The key features of Droid Shield can be broken down into two categories, firstly the soft features which are customer-based. These include features such as being able to locate your device through their individual Droid Shield online platform. Users click a locate button within their interface and a map pops up showing the exact location of the device.
"Many of the features came about from everyday usage, because all of the phones have GPS and other tricks, you can even create digital parameters for what the customers want," said Hamedi.
Other soft features include digital remote locking, so no-one can access a user's phone, remote wipe in case the phone is stolen and an audible alarm.
"If I put my phone on silent, I can't call it to find it, but if I go to our remote portal, I can go to audible alarm, it can disable the silent setting so it can make a noise and I can find it," said Hamedi.
One of the key features Droid Shield will be providing to their partners is the ability to create an apps store and push apps to users. These apps can be sold specifically to their customers and the company can install or uninstall applications.
The hard features, or enterprise capabilities Droid Shield will deliver are more security focused, and address compliance issues, according to Hamedi.
"One of the things we will be rolling out is managed email clients, so as an employee, all your emails will be controlled by your company or corporation for auditing and so on," he said.
The company will also be offering a whitelisting service, this is particularly necessary in the unregulated Android marketplace says Hamedi, to allow an enterprise to control how many and what applications a person can install onto their device, and only enable apps that have been approved.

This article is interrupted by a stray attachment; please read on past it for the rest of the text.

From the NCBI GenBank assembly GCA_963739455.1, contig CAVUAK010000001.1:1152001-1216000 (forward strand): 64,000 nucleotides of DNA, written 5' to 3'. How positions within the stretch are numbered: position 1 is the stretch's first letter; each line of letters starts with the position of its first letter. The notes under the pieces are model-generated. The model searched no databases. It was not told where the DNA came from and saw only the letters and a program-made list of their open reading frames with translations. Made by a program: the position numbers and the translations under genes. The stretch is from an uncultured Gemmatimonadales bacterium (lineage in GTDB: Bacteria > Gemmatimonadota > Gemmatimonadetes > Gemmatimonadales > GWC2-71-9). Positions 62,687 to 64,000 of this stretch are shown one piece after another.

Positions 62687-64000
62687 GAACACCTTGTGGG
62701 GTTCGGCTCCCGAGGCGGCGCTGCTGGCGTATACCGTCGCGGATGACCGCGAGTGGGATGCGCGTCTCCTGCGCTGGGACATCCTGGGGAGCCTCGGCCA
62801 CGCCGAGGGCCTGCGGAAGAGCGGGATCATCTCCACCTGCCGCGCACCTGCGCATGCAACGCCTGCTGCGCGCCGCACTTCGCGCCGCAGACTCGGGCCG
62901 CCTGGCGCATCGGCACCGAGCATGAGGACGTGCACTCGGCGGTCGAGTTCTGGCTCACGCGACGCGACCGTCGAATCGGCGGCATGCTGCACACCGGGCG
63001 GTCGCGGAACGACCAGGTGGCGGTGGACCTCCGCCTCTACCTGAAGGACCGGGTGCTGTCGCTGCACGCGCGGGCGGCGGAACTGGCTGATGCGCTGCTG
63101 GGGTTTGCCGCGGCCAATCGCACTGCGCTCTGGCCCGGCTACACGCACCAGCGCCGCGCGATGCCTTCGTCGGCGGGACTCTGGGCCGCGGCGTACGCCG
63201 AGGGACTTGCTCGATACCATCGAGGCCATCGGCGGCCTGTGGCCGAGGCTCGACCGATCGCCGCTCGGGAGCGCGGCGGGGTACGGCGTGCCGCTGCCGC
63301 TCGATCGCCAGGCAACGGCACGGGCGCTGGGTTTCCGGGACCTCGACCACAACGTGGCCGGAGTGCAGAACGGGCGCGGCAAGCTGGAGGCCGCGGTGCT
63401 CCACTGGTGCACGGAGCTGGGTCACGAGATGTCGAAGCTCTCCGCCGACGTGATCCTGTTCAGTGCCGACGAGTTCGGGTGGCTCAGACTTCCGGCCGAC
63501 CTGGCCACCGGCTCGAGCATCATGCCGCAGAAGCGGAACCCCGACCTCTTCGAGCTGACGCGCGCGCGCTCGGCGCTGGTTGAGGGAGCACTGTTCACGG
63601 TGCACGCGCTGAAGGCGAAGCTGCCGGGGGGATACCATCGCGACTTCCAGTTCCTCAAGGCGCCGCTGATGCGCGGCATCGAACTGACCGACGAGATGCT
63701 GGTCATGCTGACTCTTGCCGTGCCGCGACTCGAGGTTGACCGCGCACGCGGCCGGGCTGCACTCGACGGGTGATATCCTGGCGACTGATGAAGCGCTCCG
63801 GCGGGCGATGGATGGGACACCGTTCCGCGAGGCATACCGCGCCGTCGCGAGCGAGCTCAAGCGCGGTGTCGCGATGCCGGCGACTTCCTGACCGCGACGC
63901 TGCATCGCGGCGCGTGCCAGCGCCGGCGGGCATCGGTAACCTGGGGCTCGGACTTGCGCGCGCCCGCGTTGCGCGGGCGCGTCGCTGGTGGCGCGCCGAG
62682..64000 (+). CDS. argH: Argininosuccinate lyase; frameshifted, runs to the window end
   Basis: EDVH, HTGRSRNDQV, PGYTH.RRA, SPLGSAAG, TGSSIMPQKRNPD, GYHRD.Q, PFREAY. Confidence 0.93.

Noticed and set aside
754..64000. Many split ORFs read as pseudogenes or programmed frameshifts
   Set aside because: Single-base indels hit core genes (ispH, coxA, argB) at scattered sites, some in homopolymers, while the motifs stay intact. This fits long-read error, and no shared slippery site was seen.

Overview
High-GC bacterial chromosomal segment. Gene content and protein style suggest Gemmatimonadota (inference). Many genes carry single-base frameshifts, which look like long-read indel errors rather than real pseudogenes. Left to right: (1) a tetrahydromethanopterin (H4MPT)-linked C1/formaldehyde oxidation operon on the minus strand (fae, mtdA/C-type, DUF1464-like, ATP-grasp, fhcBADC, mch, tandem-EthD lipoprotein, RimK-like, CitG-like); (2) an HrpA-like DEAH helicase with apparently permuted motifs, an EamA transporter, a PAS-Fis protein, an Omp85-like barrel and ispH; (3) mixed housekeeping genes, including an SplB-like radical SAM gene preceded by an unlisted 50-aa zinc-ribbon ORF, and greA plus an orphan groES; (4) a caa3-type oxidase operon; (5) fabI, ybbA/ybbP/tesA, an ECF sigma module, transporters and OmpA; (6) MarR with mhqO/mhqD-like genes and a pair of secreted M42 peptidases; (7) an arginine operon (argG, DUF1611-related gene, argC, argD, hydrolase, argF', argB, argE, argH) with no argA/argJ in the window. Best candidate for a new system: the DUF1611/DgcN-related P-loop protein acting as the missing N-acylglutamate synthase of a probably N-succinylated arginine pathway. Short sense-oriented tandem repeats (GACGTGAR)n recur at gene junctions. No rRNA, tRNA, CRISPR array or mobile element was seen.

"As an enterprise you want to be able to say you can only install X amount of applications, you cannot install anything else, but what we have done is allowed the flexibility that the customer in the future can request authorisation for an application," he added.
One of the other important features of Droid Shield is user visibility on the permissions for a lot of the applications. According to Hamedi, a lot of rogue apps have recently appeared, which are disguised as a useful app, but once installed, begin sending SMS messages to premium rate numbers, that are controlled by creators of the rogue app..
"What we do is analyse the apps you have pre-installed and we will be able to show you what permissions you have authorised. So we can give you a report saying which app uses what," he said.
Since Droid Shield debuted at DemoCamp Dubai 2010 last month, there has been much interest in the company.
"DemoCamp was a great opportunity to pitch the product. Right after the meeting there were a couple of interested parties and there are a couple that have worked in the telco market and we are going to be working with them quite closely to introduce out product to the telcos and some service providers," said Hamedi.
Droid Shield is currently in talks with interested parties and will be announcing investors later this month.